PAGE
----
I assure you, I claim no prophet's mantle. In fact, this book frightens me. Imagine trying to study Matthew 23 and Jeremiah in depth without self-examination. It cannot be done by any semi-conscious person. So, it is not just the Church "out there" that I fear for, but also myself. As I came near the end of this work I was struck coldly with just how short I fall when I use the measure of this work. In fact, the question occurred to me: Should I wait around to become perfected myself before publishing this book? I had to conclude that I could not wait to attain some fanciful spiritual plane before submitting to God's urging to put all of this down. I don't know why it is imperative that I do this now, but I believe it is.
Writing this book is like having a dream where some terrible danger existed and you were frantically warning everyone of this obvious evil but everyone else is oblivious to what you see so clearly. As I studied and wrote, it seemed that the Church was going about its weekly business while it was being devoured from within. It was frightening to see. I began to question whether I was seeing the truth or I was just a crank. It was at this time when I first met my Nigerian friend, Theophilus O. Ihekoronye, who confirmed much of what I was seeing.
But if this book has a "prophetic" ring to it, that sound derives from the truth of the Scriptures after which it was patterned. The rest is just observation. It doesn't take an educational degree to read the signs of the times. I simply took what I had observed of the American Church and compared it to the Matthew passages and other parts of the Bible. There is nothing spooky or ethereal about doing this.
What made the project harder was my own internal convictions that 1) I was failing my own test, and 2)
that it was necessary that I complete the work. Nor did my cynical nature bless me during this time. The work was an immense struggle against that carnal trait. I suppose I could have easily looked at the faltering American Church with disdain for their shortcomings (while ignoring my own) or, perhaps, I could have sought to excuse myself (and the sins of the Church) in an orgy of self-justification. In the latter case, I probably would have been unable to complete the book. One was the natural result of my cynicism, the other an overreaction against it. These two desires competed within me.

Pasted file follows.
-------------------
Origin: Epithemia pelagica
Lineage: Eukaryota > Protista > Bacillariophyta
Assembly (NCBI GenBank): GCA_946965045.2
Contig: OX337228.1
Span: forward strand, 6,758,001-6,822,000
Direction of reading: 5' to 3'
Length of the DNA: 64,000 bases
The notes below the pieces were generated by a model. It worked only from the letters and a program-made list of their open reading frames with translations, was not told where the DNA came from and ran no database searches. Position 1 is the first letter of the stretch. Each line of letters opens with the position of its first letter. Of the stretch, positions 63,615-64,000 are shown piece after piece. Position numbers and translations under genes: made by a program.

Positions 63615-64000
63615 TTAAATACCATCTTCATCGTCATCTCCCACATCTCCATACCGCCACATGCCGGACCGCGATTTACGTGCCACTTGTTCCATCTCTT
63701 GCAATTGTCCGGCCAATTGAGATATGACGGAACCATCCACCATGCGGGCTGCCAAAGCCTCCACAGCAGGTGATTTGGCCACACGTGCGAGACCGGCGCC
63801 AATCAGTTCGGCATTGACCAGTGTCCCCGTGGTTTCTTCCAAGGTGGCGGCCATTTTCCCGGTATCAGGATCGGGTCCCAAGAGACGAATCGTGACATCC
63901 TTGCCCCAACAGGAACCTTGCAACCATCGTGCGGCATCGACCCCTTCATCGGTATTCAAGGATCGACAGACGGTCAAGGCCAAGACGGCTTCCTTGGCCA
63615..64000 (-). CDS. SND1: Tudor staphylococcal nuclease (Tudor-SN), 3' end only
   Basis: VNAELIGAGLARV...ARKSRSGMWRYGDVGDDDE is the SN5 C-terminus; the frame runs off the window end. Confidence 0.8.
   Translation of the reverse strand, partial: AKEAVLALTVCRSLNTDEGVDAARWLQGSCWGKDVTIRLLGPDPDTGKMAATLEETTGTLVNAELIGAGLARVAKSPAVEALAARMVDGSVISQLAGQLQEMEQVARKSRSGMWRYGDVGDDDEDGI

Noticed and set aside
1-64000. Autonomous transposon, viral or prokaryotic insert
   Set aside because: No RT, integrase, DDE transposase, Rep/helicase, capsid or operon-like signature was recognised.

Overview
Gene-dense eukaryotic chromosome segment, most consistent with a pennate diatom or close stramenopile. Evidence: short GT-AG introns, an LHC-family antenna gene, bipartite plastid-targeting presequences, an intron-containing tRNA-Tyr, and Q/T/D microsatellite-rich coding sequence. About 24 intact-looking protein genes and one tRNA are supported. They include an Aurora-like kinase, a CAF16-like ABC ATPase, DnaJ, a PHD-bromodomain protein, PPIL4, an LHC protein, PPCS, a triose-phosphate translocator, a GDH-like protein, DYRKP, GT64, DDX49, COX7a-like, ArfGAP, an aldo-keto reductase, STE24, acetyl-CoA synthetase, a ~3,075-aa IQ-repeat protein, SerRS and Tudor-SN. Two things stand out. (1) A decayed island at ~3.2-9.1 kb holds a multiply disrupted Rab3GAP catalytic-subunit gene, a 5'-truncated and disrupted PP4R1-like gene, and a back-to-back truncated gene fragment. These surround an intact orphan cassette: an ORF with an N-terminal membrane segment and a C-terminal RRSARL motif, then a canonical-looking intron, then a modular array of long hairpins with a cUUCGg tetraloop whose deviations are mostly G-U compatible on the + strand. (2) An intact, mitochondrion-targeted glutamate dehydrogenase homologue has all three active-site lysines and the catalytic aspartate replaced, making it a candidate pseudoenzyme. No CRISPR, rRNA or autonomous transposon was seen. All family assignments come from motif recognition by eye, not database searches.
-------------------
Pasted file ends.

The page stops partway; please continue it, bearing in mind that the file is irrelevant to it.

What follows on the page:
I was on the horns of a personal, spiritual dilemma. Two very important Scriptures in my life competed for my attention. Many years ago, the Lord warned me of my propensity toward the first error by enlightening me to Matthew 24:12, "Because lawlessness shall abound, most people's love will grow cold."
Sin makes one hard, He showed me. The sins of others will cause one to build defenses and become callous. I have the inclination to harden towards those who continue in sin -- especially after an abundance of grace is showered upon them. This, the Lord indicated to me, must not be allowed to happen.
But equally important was another verse, Jeremiah 48:10, "Cursed is the one who does the Lord's work negligently, and cursed is the one who restrains his sword from blood."
I also had a leaning to dodge my responsibility to confront sin because it is messy. I had several early encounters with my cowardice in the face of sin -- especially the sins of others. Rebuke is such a bloody business.
But we are in a war. Bloodshed is an inexorable part of war. Mushy sentimentalisms are not appropriate responses to enemy attacks. Our own army must be disciplined -- even when it is not pleasant duty. We cannot be slack about keeping ranks in God's army. The rigidly trained soldier may regard the exercises as unkind and unnecessary, but on the battlefield he will know the reason for his pains in training.
The drill sergeant who eases up on training recruits will send them to their deaths and endanger the nation they fight to preserve. The soldier who is unwilling to draw blood is no better than a traitor. These are hard facts.
As such, I can neither neglect work God has assigned to me, nor soften when He assigns me particularly "bloody" tasks. If the needed "bloodshed" is my own or that of others, I have no option but to fulfill my task as a soldier.
So I try to walk between hardening myself to the love that God bears the American Church and the need for radical action to snatch us from a perilous position beneath God's hand of discipline.
I do not know how well I succeeded in this balance. I will probably only know when I await His judgment of my works by fire. (1 Corinthians 3:12-15)
December 13, 1991